Cat at bottom of the tree a dog has managed to climb.
The Scottish Word:

Sprauchle.

It’s irrelevant that ye sprauchle up a tree cos ye hae a gastrous dreid o cats ya munce ye.

Trees is oor second hame. How dae ye no know that?

Onywye what cat’s gonna disreul itsell by takin wise o a cat frichtent dug.

Translation

sprauchle: climb laboriously, struggle, flounder.

It’s irrelevant that you clamber clumsily up a tree out of a phobia of cats you sorry fool you.

Trees are our second home. How is it that you do not know that?

Anyway what cat is going to disgrace itself by taking an interest in a cat frightened dog.

ˈsprɑxl
The Scottish Word: sprauchle with its definition and its meaning illustrated and captioned with the word used in context in the Scots language and in English.

My Dog.

I often refer to my dog as monkey dog. Once over excited by a squirrel he managed scrabble up the bole of a big old gnarled tree to where it forked. Head height of an adult. If it’s enough off vertical and nobbled and rough enough for his paws to grip he’s up.

Tree stumps, vehicles, furniture, cliffs and rocks. Height doesn’t seem to matter as long as there’s a ledge or lump with surface enough to momentarily regroup and launch himself on.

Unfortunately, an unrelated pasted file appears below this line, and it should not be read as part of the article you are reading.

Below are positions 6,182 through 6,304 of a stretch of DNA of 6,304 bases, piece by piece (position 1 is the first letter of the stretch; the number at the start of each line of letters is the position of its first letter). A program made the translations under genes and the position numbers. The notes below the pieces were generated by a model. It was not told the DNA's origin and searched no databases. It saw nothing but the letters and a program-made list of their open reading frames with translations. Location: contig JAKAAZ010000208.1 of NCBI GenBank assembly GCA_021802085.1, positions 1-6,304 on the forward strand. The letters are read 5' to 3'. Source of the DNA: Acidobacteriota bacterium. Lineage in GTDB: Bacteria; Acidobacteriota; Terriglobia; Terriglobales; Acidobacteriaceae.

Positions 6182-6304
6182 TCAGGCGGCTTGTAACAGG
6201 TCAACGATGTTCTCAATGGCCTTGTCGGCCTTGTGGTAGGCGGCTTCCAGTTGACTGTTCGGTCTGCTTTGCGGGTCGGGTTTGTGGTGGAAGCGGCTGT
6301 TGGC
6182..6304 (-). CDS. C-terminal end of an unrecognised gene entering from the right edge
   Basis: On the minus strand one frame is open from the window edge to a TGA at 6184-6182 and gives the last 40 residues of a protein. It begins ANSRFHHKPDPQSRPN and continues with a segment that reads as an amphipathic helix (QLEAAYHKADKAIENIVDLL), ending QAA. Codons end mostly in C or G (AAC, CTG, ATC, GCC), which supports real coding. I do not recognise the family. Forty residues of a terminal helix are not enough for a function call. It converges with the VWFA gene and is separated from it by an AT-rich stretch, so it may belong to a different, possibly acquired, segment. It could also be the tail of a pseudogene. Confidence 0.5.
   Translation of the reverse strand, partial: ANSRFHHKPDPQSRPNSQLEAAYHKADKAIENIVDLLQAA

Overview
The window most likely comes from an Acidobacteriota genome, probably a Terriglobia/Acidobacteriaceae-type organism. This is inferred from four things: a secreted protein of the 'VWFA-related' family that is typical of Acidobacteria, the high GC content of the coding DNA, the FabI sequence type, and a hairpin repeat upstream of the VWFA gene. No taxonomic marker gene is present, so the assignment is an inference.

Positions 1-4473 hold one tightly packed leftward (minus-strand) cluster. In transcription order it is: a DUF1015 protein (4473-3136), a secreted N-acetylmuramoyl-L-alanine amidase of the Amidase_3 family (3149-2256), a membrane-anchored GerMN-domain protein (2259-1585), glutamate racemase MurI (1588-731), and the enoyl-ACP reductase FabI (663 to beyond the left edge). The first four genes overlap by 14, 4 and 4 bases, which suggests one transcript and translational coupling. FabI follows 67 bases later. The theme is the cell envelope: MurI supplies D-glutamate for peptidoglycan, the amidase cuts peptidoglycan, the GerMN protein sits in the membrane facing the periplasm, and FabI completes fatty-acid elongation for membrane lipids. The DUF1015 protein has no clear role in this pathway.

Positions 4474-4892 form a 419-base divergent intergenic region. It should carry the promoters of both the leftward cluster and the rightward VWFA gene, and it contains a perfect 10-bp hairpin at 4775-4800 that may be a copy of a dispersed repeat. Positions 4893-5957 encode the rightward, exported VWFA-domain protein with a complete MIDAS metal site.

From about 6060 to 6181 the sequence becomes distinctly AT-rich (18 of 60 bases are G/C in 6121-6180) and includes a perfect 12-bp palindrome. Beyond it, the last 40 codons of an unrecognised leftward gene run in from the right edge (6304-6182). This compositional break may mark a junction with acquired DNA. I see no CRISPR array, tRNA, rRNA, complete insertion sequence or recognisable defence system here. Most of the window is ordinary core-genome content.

He’s getting older now but still manages to surprise. Today I’d clambered onto a massive fallen pine trunk only to turn round and find him standing next to me with the look of ‘What’re we gonna do now eh? eh?”.
Max my dog on a Summer's day.

2 thoughts on “Sprauchle.

  1. As to the monkey dog – I have been using a term (I think I coined myself) for years now since my previous dog Darwin made me laugh with his own hijinks. I began telling him to knock off his dogmonkery when he acted silly… That’s tomfoolery as practised by a dog.

    1. Quite right. as you see I have a Jack Russel of sorts and he still scrambles up cliffs and trees like a mountain goat. His choice. I’ve never instigated it. I discourage it now because he often doesn’t know where one of his back legs is and he’s getting older and not so sharp.

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